Justin Luk joins Scott Hanselman to discuss AKS preview features and enabling new functionality like Virtual Machine Scale Set node pools and Availability Zones. Availability Zones (AZ) is a high availability offering from Azure that protects applications and data from datacenter failures. By using AZ with Azure Kubernetes Service (AKS), you will get higher reliability and resiliency for your applications running on Kubernetes.Preview - Create an Azure Kubernetes Service (AKS) cluster that uses Availability ZonesAvailability Zones support is now available for Azure Kubernetes Service (AKS) in previewAzure Kubernetes Service docsWhat are Availability Zones in Azure?Learn more about KubernetesCreate a free account (Azure)
Did you know that by default, all pods in a Kubernetes cluster will accept traffic from any source? Now, with network policies available out-of-the-box in Azure Kubernetes Service you can isolate pods, control egress & ingress traffic, and secure your workloads. Saurya Das is here to show us how it works.Secure traffic between pods using network policies in Azure Kubernetes Service (AKS) docsAzure Kubernetes Service (AKS) docsAzure Kubernetes Service (AKS) overviewLearn about KubernetesCreate a free account (Azure)
See just how easy it is to deploy a service mesh to your AKS cluster. William Morgan, maintainer of the open source service mesh Linkerd, joins Scott Hanselman to demonstrate just how easy it is to deploy Linkerd. Together they explore how to debug a live microservices application using the service mesh, without changing any code.LinkerdAzure Kubernetes Service (AKS)Azure Kubernetes Service docsCreate a free account (Azure)
Recorded live at Build 2019, Ralph Squillace joins Scott Hanselman to talk about Helm 3, the most commonly used distributed application package manager for Kubernetes. Helm enables you to package, store, and deploy Kubernetes-based applications of any type by treating all components as one logical group. If you're already familiar with Helm and Kubernetes, you'll have been waiting for the security upgrades found in Helm 3. If you're investigating the new Windows support in Kubernetes, you'll want to understand Helm and Helm charts to bring your Windows workloads to the cloud's distributed container kernel, Kubernetes.HelmHelm blogHelm (GitHub repo)Create a free account (Azure)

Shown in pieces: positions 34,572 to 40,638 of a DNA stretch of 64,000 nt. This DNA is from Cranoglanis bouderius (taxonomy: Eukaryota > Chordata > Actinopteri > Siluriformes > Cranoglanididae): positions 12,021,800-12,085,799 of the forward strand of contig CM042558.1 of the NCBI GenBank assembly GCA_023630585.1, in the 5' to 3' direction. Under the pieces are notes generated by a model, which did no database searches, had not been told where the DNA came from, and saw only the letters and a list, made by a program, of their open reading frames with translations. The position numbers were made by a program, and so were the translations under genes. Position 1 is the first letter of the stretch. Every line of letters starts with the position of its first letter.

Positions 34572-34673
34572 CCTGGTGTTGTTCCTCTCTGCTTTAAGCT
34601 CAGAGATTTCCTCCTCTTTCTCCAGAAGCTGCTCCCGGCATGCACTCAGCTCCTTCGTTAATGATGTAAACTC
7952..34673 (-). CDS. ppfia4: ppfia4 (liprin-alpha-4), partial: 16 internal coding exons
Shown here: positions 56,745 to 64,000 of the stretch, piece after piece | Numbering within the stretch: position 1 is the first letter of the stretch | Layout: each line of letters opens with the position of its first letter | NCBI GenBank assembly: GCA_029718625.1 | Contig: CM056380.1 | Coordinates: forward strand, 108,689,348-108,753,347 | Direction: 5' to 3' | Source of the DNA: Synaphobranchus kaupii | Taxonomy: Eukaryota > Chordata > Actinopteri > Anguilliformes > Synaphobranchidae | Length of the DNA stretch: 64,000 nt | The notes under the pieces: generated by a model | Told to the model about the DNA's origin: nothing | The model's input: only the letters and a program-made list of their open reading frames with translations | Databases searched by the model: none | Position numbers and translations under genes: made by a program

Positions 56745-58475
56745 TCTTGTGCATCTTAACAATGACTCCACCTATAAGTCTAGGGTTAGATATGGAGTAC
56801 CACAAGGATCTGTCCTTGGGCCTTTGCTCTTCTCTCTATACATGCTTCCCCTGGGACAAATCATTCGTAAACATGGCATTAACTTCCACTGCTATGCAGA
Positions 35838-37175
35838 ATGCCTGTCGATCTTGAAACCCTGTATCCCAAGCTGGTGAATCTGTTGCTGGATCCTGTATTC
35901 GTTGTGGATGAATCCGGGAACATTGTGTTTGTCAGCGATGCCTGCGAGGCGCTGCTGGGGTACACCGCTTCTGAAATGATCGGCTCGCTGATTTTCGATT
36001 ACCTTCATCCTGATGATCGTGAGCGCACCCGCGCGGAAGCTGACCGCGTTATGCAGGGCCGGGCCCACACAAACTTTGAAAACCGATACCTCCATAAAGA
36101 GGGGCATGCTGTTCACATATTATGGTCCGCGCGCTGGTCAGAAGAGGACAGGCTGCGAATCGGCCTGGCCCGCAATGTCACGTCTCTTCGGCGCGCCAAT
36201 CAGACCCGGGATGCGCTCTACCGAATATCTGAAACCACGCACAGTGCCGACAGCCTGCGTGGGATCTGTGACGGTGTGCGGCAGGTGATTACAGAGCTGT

With Kubernetes quickly becoming the new application deployment infrastructure, traditional enterprise customers are scrambling to understand the new landscape and revamp their enterprise security checklists and tools to secure their applications. In this session, we will examine the container security landscape, walk you through common pitfalls to avoid, and look at capabilities in and around Azure Kubernetes Service that can help.
Learn about the key concepts in Kubernetes, including pod, deployment, replica set, scheduler and load balancer. See here, for more videos.
As developers push intellectual property to registries, how will you secure and protect that IP? Additionally, how do you ensure that once those applications are deployed they properly running and in good shape? In this session we'll cover building container images, image scanning, signing and promotion across environments. Then we will look at the tools and knowledge you need to keep your containerized applications healthy and how to detect when something goes wrong.
Vipps released their payment app on May 30th, 2015. Five months later, they had exceeded a million active users. How in the world did they handle this explosive growth? Join Vipps and the API Management team as they do a technical breakdown on the journey from zero users to millions, and how Vipps used API Management, Azure DevOps, and Azure Kubernetes Service to transform their business from an on-premise monolith, to a microservice driven architecture, as seamlessly as possible. Discover what to do and what not to do when scaling your services, and how to use API Management and Azure Kubernetes Service together to create a highly scalable system that provides frictionless experiences for your customers.
Serverless vs Containers, Cost vs Performance, Tabs vs Spaces. These are just a few of the many questions every developer comes to terms with when choosing to host their application the cloud. The good news? It may not be as binary as it seems. Join Jeff Hollan is this live session as he showcases common cloud architectures around Kubernetes, Containers, and Serverless. Understand the benefits and drawbacks of each, and see how you can take advantage of the full spectrum of cloud native computing to build applications faster.
The presentation introduces the journey that we have faced and challenged in adopting widely distributed software systems and Microservices-based architectures in our project. Firstly, we focus on how a full-blown service mesh solution fixes perfectly into our hard use cases in the real world Microservices project. Secondly, we show you how can we resolve interesting challenges such as connect, secure, control and observe services with Istio on the powerful Azure cloud platform with a fully managed Azure Kubernetes Service (AKS). Lastly, we give you a practical understandable demo which puts it all together, to sum up, what we did.
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